Boeing Defense is exploring uses for its Phantom Eye high-altitude, long-endurance unmanned aircraft system (UAS) with the U.S. Department of Defense (DOD) and possible commercial customers. Among longer-term applications, the aircraft demonstrates the potential of a “stratospheric, persistent directed energy” platform that could be equipped with a laser for tracking missiles, said the president of Boeing’s Phantom Works research and development unit.
The liquid hydrogen-powered Phantom Eye performed a ninth flight last September, reaching an altitude of 54,000 feet and staying aloft for eight to nine hours, said Darryl Davis, Phantom Works president. During the flight, it collected “primarily environmental data” for different potential customers. “They wanted to understand the stability of the platform at altitude,” he said. “As you look at future sensing missions, particularly from an ISR [intelligence, surveillance and reconnaissance] perspective,” the Phantom Eye “allows you to do a lot of things with future sensors that you can’t do with faster UASs.”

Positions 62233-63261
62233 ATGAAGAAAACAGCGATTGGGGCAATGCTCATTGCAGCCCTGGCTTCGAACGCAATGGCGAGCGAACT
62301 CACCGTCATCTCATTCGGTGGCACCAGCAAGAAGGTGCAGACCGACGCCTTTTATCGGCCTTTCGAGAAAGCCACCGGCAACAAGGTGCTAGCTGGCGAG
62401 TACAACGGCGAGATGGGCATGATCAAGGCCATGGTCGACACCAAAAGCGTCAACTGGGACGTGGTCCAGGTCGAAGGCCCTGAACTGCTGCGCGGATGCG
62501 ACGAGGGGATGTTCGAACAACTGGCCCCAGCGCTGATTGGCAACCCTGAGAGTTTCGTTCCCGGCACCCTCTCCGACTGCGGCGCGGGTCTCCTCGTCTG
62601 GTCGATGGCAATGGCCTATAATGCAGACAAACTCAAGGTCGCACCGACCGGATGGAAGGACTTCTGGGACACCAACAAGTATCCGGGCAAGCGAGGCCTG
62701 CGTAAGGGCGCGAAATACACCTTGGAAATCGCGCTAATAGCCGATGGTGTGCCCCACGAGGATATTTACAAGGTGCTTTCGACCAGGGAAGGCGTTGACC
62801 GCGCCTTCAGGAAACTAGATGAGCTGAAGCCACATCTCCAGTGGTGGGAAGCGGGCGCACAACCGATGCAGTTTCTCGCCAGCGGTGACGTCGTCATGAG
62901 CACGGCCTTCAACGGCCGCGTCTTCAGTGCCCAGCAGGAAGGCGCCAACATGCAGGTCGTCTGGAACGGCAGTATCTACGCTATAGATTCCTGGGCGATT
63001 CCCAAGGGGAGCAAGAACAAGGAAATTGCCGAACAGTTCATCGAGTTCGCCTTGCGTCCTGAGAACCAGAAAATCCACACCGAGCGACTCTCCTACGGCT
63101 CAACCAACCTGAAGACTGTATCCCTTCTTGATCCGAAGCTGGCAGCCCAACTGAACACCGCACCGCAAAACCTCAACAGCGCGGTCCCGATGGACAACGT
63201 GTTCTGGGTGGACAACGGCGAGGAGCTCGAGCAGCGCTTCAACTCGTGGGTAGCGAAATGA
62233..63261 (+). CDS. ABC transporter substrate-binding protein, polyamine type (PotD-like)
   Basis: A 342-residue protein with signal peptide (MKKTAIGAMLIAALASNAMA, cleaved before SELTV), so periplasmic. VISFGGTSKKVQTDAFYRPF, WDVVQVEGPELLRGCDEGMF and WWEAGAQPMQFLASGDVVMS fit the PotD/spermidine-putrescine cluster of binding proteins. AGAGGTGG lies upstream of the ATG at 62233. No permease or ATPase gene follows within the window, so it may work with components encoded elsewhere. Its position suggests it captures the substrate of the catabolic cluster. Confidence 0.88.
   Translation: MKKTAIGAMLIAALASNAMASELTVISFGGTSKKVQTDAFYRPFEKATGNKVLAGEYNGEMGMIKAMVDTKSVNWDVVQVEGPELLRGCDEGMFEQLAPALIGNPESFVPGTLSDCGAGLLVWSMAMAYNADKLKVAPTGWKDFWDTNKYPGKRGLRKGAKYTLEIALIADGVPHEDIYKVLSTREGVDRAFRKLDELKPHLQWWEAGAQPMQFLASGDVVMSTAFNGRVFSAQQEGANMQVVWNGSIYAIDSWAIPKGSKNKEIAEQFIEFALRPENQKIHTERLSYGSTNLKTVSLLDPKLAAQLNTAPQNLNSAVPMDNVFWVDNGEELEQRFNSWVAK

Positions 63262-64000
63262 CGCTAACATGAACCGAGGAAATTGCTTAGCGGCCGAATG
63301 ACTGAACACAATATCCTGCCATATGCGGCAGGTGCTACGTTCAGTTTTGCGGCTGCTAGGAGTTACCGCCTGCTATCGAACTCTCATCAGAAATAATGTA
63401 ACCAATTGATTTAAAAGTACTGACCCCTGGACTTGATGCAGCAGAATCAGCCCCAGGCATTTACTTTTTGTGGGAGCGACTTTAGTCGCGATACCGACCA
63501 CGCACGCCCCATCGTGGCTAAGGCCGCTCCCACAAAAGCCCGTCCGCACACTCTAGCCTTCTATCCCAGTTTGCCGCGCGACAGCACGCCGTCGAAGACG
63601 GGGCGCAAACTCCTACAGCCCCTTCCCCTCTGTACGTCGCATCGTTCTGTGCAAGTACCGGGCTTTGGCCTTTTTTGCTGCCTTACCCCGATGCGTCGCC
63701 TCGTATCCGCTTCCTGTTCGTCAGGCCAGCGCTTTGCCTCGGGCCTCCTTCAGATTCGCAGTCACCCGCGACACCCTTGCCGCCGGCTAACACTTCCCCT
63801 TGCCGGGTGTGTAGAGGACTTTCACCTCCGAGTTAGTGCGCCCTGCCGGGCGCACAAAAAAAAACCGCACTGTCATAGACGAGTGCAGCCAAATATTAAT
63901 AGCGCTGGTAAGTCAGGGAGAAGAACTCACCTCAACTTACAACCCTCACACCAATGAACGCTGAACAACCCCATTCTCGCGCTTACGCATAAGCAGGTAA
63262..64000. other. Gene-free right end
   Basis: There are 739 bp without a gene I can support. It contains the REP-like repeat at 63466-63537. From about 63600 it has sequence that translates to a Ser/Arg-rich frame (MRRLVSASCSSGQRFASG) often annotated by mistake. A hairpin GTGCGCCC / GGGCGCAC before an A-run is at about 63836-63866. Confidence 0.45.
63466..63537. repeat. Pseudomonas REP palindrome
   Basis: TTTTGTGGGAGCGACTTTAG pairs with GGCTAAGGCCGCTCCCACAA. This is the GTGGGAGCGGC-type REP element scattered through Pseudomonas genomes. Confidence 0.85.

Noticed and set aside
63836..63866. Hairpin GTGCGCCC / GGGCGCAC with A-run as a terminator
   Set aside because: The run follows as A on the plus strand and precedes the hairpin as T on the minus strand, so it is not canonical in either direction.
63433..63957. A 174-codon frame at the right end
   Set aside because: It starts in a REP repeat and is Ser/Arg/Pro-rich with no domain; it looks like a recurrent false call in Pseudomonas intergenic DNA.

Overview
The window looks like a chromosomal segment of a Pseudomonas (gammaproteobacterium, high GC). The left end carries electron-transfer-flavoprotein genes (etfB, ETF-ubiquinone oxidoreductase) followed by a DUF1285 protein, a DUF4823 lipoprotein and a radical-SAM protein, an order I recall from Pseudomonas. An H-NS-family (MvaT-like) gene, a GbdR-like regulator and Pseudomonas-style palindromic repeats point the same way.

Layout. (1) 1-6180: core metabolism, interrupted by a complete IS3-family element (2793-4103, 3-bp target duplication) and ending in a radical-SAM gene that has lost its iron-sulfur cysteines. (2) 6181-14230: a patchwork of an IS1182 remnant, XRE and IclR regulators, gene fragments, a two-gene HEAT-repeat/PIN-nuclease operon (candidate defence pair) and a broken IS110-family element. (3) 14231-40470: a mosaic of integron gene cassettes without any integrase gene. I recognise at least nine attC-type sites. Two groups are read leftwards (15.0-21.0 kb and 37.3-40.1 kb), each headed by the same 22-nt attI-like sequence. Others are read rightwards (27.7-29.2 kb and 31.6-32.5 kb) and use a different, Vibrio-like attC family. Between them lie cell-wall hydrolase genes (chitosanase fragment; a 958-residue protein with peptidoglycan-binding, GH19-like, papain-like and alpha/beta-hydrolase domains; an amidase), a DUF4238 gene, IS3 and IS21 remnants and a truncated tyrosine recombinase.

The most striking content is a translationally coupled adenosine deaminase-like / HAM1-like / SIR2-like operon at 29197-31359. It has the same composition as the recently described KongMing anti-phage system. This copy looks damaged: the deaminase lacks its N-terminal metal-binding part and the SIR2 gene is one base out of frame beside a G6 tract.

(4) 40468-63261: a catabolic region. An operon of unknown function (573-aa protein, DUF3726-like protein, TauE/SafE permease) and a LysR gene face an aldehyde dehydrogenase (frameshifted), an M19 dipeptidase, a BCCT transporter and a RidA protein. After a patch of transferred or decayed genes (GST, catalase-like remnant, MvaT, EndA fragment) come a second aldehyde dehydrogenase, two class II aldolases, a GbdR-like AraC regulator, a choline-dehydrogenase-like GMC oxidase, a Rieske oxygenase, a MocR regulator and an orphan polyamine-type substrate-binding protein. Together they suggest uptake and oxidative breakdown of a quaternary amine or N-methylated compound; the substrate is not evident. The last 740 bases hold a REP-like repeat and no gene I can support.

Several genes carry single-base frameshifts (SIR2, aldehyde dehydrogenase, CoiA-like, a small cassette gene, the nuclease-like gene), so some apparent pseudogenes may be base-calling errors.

Davis said that industry and U.S. national laboratories are focused on building smaller lasers, and he could envision a Phantom Eye-like UAS carrying a solid-state laser to designate targets for missile defense or for other missions. “As some of those payloads start to become more efficient and smaller in size, with higher power outputs, we could easily see, potentially in the next two decades, that you could have that kind of a platform doing a sensing mission, for sure, and potentially even some communications missions as well as evolving someday to being more of a stratospheric, persistent directed energy platform,” he said.
The Phantom Eye is being kept in “flyable storage” at the NASA Armstrong flight research center at Edwards Air Force Base, Calif., Davis told reporters on May 18 in St. Louis. Boeing hopes to return the aircraft to flight status soon, he added.